US fights back in ratings war saying agency got figures wrong
THE US government last night mounted a strong defence of its financial credibility.
The US Treasury Department accused rating agency Standard & Poor's (S&P) of getting the numbers wrong when it downgraded the US government debt rating from AAA to AA+ for the first time.
The downgrade has sparked fears that already weak investor sentiment could tip the global economy back into recession.
The Treasury Department last night moved to calm sentiment, in part by publicly rubbishing the rationale for the ratings downgrade.
The most senior finance official in the US, Treasury Secretary Timothy Geithner, said he now intended to stay on in his job, reversing a previous decision to step down after talks on raising the US debt ceiling were concluded.
Mr Geithner had warned US lawmakers that failing to raise the debt limit could have "catastrophic" consequences for the US economy and said "political theatre" in Congress was delaying action.
Last night a spokeswoman for the Treasury Department confirmed that Mr Geithner now planned to stay on in the job -- maintaining continuity as the financial crisis deepened.
The US position was also boosted yesterday by countries across the world saying they would continue to treat US government bonds, and the dollar, as ultra-safe investments.
French, British, Russian and Brazilian officials expressed confidence in the US as a borrower. Brazil said it had no plans to sell US government bonds or change its foreign currency reserves holdings as a result of the S&P downgrade.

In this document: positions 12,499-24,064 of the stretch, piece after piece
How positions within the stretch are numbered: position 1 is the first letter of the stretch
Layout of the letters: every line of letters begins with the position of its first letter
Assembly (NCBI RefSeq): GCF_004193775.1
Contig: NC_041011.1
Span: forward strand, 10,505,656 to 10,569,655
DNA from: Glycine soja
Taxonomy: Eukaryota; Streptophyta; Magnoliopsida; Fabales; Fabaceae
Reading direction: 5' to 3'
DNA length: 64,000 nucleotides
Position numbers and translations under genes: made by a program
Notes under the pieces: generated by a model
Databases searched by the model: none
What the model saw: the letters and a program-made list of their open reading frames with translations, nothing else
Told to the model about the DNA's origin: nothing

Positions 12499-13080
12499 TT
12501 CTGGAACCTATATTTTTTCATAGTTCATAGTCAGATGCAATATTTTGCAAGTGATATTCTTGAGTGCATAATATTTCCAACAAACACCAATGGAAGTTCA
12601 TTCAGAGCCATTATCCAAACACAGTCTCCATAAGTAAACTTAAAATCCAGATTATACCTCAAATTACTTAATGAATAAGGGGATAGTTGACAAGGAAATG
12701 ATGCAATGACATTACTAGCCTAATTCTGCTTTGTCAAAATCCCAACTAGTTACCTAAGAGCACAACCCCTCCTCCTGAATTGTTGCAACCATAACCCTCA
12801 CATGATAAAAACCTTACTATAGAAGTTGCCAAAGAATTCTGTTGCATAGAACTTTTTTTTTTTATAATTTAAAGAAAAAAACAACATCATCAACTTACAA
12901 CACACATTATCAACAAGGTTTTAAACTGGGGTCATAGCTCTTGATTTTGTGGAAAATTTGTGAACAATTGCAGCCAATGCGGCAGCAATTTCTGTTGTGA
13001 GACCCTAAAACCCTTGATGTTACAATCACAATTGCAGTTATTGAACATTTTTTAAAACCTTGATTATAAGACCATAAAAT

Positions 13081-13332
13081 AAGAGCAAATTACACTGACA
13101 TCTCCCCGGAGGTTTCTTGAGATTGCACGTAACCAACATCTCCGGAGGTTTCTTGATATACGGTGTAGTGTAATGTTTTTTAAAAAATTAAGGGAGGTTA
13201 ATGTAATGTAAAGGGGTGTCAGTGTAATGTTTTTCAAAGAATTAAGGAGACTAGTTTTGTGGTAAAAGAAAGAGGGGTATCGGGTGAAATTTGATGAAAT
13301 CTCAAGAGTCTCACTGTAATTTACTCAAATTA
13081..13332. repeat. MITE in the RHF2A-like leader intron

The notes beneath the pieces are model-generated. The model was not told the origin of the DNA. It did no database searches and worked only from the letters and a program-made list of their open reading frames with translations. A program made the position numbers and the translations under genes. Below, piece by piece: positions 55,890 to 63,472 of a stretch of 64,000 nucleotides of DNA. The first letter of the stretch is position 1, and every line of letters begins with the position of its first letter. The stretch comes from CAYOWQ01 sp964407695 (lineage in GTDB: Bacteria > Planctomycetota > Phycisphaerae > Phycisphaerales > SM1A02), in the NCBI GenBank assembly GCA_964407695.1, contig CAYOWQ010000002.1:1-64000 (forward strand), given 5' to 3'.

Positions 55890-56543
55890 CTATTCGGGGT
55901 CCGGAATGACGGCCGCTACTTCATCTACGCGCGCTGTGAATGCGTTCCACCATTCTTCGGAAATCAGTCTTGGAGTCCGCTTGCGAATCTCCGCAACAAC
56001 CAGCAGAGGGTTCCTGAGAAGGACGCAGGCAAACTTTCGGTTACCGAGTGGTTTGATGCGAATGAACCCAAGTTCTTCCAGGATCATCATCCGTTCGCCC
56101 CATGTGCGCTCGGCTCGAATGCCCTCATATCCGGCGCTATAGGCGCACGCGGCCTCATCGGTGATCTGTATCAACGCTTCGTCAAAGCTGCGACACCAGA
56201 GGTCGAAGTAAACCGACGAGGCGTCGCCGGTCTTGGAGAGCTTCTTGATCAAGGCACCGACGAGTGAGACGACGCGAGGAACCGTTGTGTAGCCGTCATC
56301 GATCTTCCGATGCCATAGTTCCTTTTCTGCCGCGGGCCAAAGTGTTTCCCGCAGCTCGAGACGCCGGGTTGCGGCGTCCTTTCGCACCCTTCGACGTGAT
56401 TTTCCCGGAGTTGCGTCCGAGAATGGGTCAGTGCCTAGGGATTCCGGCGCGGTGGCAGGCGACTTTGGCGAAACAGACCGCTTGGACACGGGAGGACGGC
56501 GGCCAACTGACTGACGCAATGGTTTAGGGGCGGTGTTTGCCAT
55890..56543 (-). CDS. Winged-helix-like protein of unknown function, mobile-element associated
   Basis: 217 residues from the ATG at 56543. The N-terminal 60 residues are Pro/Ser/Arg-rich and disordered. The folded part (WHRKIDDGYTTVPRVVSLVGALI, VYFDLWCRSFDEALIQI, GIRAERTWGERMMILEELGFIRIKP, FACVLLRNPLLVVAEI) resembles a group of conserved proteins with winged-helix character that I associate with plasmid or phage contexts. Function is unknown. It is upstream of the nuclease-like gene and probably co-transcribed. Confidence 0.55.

The core of the US fightback is a claim from the Treasury Department that S&P made a US$2 trillion (€1.39trn) error in the sums that originally led it to cut the US debt rating, and did not readjust the rating even after it corrected the figures.
In its statement the Treasury said S&P had acknowledged an "error" in its calculations but did not alter the decision to downgrade the US rating.
The officials said S&P stuck with the decision to downgrade the nation's debt but changed the reason given for the decision. The original reason was high borrowings but that was changed to political instability after the correction, US officials said in a statement published yesterday.
Analysts at S&P last night stood by the decision to cut the rating.
They said blame for the cut should go to a political system that failed to adequately address deficit reduction in the compromise law that President Barack Obama signed on August 2.
S&P managing director John Chambers even said more cuts could be on the way. Mr Chambers said there was a one-in-three chance of a second US rating cut over the next two years. (Additional reporting Bloomberg)